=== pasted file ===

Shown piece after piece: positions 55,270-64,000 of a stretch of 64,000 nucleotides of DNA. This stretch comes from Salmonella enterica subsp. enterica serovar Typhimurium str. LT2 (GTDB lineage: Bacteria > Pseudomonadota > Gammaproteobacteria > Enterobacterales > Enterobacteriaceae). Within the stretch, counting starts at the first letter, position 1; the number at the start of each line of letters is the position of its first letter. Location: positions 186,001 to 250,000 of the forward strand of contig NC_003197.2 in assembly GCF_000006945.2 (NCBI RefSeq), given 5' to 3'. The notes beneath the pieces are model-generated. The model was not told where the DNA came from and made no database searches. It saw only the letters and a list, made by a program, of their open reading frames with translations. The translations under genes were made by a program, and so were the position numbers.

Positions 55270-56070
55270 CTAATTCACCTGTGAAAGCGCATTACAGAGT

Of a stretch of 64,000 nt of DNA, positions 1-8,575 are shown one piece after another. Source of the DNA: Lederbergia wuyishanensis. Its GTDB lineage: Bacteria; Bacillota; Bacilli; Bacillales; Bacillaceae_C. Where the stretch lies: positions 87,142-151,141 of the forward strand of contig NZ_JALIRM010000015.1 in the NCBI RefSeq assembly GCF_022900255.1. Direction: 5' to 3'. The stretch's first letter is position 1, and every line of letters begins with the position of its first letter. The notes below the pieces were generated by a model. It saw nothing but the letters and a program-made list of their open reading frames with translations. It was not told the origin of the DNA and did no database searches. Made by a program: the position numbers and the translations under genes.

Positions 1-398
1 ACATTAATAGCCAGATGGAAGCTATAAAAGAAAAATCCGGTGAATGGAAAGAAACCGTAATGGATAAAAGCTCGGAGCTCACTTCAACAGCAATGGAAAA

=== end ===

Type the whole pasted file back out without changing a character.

Shown piece after piece: positions 55,270-64,000 of a stretch of 64,000 nucleotides of DNA. This stretch comes from Salmonella enterica subsp. enterica serovar Typhimurium str. LT2 (GTDB lineage: Bacteria > Pseudomonadota > Gammaproteobacteria > Enterobacterales > Enterobacteriaceae). Within the stretch, counting starts at the first letter, position 1; the number at the start of each line of letters is the position of its first letter. Location: positions 186,001 to 250,000 of the forward strand of contig NC_003197.2 in assembly GCF_000006945.2 (NCBI RefSeq), given 5' to 3'. The notes beneath the pieces are model-generated. The model was not told where the DNA came from and made no database searches. It saw only the letters and a list, made by a program, of their open reading frames with translations. The translations under genes were made by a program, and so were the position numbers.

Positions 55270-56070
55270 CTAATTCACCTGTGAAAGCGCATTACAGAGT

Of a stretch of 64,000 nt of DNA, positions 1-8,575 are shown one piece after another. Source of the DNA: Lederbergia wuyishanensis. Its GTDB lineage: Bacteria; Bacillota; Bacilli; Bacillales; Bacillaceae_C. Where the stretch lies: positions 87,142-151,141 of the forward strand of contig NZ_JALIRM010000015.1 in the NCBI RefSeq assembly GCF_022900255.1. Direction: 5' to 3'. The stretch's first letter is position 1, and every line of letters begins with the position of its first letter. The notes below the pieces were generated by a model. It saw nothing but the letters and a program-made list of their open reading frames with translations. It was not told the origin of the DNA and did no database searches. Made by a program: the position numbers and the translations under genes.

Positions 1-398
1 ACATTAATAGCCAGATGGAAGCTATAAAAGAAAAATCCGGTGAATGGAAAGAAACCGTAATGGATAAAAGCTCGGAGCTCACTTCAACAGCAATGGAAAA